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The Mineral variscite

Sliced Variscite Nodule

Variscite is an important phosphate mineral that is best-known in different shades of green. A highly desired form of this mineral are the exceptional nodules from Utah which are cut and polished as slabs or halves of nodules. These formations are usually associated with other phosphates and have interesting veins and color habits.

Variscite may alter into other phosphate minerals, especially in its nodular form. It is often only partially altered, such as in yellowish to white layers or veins within a nodule that have been transformed to Crandallite.

Variscite is the end member of a series with Strengite, with Variscite being the aluminum-dominant member and Strengite being the iron-dominant member. Variscite sometimes contains some iron in its structure. The color caused by iron will dominate, and will cause some Variscite to have a violet or reddish color even if there is less iron than aluminum present.

Variscite is named after the German district of Variscia, where this mineral was first found. Variscia is the old historical name of the current region of Vogtland.

For additional information, see the gemstone section on Variscite.

Chemical Formula

AlPO4 · 2(H2O)

Color

Light green to emerald-green, apple-green, and bluish-green. Rarely purple, orange, pink, red, brown, or yellow. Often splotchy or multicolored with different shades of green.

Crystal System

Orthorhombic

Properties

Streak
White
Hardness
3.5 - 4.5
Transparency
Translucent to opaque. Rarely transparent.
Specific Gravity
2.5 - 2.6
Luster
Vitreous, waxy
Cleavage
1,1;2,1
Fracture
Splintery, uneven
Tenacity
Brittle

Crystal Habits

Most often grainy, encrusting, as rounded balls, nodular, botryoidal, reniform, in veins, and massive. Visible crystals are very rare, and are usually associated in rounded aggregates of hemispherical balls.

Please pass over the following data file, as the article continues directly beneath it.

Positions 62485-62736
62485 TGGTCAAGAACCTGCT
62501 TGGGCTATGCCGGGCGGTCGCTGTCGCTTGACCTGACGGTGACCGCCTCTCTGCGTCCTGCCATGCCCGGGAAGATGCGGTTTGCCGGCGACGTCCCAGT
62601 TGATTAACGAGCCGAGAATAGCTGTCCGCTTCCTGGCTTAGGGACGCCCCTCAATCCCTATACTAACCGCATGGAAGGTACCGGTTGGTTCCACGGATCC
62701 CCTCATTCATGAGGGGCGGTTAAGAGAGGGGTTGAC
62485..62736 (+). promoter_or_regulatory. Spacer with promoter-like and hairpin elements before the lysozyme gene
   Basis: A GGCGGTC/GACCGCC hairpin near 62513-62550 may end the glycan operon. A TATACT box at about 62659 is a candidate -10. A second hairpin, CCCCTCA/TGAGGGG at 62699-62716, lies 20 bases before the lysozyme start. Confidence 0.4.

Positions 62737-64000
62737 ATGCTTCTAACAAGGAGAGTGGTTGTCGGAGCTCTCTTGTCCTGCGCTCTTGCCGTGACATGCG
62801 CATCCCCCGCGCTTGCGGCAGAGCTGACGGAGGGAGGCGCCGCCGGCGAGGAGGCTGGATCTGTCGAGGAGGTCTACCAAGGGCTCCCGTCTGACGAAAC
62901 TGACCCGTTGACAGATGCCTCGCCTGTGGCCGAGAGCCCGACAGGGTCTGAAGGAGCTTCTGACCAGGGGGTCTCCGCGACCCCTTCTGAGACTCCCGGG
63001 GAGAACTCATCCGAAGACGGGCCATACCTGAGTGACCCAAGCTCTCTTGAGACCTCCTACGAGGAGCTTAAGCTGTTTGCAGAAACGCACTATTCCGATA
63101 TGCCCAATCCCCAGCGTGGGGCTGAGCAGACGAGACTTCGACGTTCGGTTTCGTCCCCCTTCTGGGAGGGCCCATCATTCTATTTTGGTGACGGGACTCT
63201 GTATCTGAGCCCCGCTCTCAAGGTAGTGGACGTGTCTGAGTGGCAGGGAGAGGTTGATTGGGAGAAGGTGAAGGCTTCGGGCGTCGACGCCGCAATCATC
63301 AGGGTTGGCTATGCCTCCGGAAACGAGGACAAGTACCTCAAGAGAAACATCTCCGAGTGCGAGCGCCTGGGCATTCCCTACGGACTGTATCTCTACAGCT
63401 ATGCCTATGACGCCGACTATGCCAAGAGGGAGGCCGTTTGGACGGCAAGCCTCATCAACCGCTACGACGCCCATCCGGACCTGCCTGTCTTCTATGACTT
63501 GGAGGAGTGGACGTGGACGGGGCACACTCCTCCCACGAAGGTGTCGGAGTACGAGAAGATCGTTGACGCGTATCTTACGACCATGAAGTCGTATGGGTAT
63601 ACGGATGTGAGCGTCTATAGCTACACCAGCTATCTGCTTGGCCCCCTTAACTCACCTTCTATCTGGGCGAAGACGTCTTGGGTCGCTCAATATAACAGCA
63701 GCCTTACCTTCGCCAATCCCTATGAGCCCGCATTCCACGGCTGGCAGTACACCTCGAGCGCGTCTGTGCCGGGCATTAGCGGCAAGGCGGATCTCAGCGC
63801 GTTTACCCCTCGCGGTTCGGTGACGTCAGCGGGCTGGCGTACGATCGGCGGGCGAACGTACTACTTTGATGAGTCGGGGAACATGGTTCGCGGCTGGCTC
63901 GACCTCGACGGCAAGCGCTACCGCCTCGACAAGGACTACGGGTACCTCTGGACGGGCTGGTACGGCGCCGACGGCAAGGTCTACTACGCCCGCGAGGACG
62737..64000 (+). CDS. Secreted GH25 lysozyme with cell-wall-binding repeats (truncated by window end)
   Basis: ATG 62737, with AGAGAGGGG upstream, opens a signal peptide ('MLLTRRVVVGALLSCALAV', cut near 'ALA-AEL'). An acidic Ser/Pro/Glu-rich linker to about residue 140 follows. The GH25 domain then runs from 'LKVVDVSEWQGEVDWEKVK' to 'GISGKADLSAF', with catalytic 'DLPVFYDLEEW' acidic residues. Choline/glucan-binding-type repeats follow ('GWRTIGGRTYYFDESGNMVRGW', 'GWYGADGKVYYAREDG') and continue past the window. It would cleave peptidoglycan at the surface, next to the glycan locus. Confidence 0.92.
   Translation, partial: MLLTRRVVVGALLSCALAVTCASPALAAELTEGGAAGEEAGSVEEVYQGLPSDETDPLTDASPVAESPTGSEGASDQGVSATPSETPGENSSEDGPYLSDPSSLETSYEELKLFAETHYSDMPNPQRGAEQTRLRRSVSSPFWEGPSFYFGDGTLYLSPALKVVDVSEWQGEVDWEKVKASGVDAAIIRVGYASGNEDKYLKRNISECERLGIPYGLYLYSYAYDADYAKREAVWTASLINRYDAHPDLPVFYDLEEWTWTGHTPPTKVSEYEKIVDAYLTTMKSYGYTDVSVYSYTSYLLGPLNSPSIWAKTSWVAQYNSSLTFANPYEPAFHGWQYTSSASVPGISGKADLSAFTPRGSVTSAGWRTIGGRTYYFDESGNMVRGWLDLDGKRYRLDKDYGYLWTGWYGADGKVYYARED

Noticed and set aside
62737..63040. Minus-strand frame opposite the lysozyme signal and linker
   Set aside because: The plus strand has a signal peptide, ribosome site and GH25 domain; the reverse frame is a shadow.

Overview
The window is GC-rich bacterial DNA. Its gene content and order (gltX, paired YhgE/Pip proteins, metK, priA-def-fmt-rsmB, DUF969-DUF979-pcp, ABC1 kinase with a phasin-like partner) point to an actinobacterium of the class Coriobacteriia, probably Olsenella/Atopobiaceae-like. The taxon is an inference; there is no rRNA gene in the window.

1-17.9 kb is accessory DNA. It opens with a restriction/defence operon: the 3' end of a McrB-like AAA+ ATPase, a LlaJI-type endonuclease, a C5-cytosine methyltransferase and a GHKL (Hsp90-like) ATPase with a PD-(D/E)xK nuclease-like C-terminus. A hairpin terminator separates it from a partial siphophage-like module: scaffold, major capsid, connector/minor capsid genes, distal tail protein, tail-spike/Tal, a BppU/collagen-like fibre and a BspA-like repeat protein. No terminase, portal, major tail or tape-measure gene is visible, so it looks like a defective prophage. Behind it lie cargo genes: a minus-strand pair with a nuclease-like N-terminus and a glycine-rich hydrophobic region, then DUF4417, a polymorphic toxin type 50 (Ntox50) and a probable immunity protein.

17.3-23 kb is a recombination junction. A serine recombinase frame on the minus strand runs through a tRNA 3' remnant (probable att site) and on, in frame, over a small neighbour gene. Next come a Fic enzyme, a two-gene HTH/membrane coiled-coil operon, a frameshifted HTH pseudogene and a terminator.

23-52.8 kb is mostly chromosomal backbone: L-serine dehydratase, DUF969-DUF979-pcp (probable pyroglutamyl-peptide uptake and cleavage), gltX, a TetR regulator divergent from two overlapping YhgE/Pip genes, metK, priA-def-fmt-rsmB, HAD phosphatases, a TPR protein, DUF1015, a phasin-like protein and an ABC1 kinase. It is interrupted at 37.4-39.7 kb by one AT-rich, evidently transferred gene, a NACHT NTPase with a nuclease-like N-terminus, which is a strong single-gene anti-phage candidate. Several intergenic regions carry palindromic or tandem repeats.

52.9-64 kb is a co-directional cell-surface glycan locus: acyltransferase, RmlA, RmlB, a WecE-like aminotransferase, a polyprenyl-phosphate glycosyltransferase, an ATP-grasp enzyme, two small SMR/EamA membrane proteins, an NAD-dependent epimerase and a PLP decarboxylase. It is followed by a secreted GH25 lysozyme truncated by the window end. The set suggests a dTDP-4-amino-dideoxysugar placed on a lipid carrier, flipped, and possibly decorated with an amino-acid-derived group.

Additional Information

Composition
Aluminum phosphate, often with some iron
In Group
Phosphates; True Phosphates
Striking Features
Color, formation habits, and mode of occurrence.
Environment
As a secondary mineral in hydrothermal replacement deposits and brecciated sandstones.
Rock Type
Sedimentary, Metamorphic

Other Names

Utahlite Synonym of Variscite. May also refer to the nodular or thick variety that originates from Utah.

Varieties

 -   Variscite intergrown with Quartz or Chalcedony. The term is an abbreviated form of American Matrix.
 -   Variscite intergrown with Quartz or Chalcedony.

Uses

The polished, emerald-green nodules of Variscite that originate in Utah are highly valued among collectors. Variscite is also used a minor green, often splotchy, opaque gemstone.

Noteworthy Localities

The finest localities for this mineral are in Utah. The most outstanding and best-known is Clay Canyon, near Fairfield, Utah County, where this mineral is found in veined nodules with other phosphates. Fairfield Variscites are usually sliced and polished for collectors, and their color ranges from light bluish-green to deep emerald-green. Another important Utah deposit is the Utahlite Claim, in the Lucin District, Box Elder County, where it occurs in large thick masses and nodules and is mined for gemstone use.

Arkansas contains two notable deposits of Variscite, where it occurs as microcrystal crusts in the phosphate deposits associated with Wavellite in Dug Hill near Avant, Garland County; and in Mauldin Mountain, Montgomery County.

Rounded, reniform Variscite globs come from Wiśniówka Wielka, Świętokrzyskie, Poland; and green crusts from Palazuelo de las Cuevas, Zamora Province, Spain. Outstanding ball-like hemispherical crystal clusters were found in Itumbiara, Goias, Brazil; and bright pink and red, iron-rich Variscite came from the Boa Vista Mine, Galilea, Minas Gerais, Brazil; as well as the Iron Monarch Mine, Iron Knob, South Australia.

Common Mineral Associations

Limonite, Quartz, Chalcedony, Wavellite, Apatite, Crandallite, Wardite

Distingushing Similar Minerals

Turquoise may be very similar and very difficult to distinguish from Variscite, though Variscite is usually greener whereas Turquoise is bluer. Chrysocolla may also be similar though it is lower in hardness and usually has a more vitreous luster. Chrysoprase is much harder.


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